Kafala means that an international migrant gets employed by someone in Qatar and the migrant does have no rights of unilaterally quitting and, e.g. look for another job, often his or her legal documents are withheld so that a worker can no longer leave the country without the permission of the employer. They often also do not have to any legal resources, e.g. if a worker wants to sue his or her employer. Such systems can easily lead to abuse, mistreatment, horrible working conditions and often constitute forced, if not a form of slave labour.

So yes, counter-mobilization to some degree. Qatar feels being watched more than before. But it is also remarkable that they postponed the abolition until most of the construction were done. Otherwise there ludicrously ambitious plan to host a world cup in such hostile climate conditions in such a short period of time would have been blown away, I guess.

4.           How can organizing committee and private investors play a role in

pushing for improvements in the international labor laws and practices?

As I said, the FIFA should have a role in this, because it is the only organization with direct leverage over the Qataris. But it doesn’t because it considers itself to be unpolitical, and because it itself is deeply divided on such issues. Moreover, it gets a lot of money from Qatar, and I mean a lot of money, both officially, and if the sources are correct, there is also clear evidence for corruption, for instance in getting the right to host the tournament. Not saying that the Qatar bid was the only corrupt one, but it was arguably the highest offer.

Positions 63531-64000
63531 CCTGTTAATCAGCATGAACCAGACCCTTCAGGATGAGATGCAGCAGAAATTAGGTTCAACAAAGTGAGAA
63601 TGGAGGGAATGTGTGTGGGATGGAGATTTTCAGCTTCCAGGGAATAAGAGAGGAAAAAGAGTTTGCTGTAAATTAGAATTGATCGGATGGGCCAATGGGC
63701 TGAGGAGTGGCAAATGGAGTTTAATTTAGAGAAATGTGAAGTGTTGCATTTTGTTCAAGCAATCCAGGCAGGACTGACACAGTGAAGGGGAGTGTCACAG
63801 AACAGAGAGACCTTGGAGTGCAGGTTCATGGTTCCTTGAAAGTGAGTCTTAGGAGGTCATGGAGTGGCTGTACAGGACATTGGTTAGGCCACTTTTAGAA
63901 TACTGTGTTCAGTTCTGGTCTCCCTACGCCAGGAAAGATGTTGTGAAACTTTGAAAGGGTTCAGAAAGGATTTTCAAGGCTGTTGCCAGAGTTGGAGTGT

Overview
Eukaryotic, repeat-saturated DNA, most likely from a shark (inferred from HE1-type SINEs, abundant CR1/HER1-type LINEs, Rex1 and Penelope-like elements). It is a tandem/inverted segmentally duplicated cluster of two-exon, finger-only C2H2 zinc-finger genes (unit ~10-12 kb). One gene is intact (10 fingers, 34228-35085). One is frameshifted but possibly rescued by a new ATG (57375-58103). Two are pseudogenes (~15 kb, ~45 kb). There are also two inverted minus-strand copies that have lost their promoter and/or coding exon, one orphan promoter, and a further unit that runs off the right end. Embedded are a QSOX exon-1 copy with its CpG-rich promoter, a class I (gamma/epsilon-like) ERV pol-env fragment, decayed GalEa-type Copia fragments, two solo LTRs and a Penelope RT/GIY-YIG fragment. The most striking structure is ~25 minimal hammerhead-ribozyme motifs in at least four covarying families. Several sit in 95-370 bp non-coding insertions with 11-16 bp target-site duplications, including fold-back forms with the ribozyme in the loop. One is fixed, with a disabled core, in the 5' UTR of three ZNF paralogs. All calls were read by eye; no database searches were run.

So pressure needs to come from FIFA’s main sponsors e.g. such as VISA, Coca Cola, but also Adidas. Adidas is often overlooked, because it is kind of assumed to be part of the logistics, but there is also good evidence for the very intimate role which Adidas plays. For me, as a German it is always bewildering that Adidas often gets a pass in this regard. They are a major ally of FIFA.

Shaming does work to some extent. So FIFA has had some difficulties, reportedly to get prominent sponsors. But, of course, the most important sponsor of World Cup 2022 is Qatar itself. And don’t forget that there are also a lot of non-Western sponsors for which such shaming strategies may not necessarily work.

5.           What happens after the mega events are over? How can we ensure host

countries continue to protect labor migrants?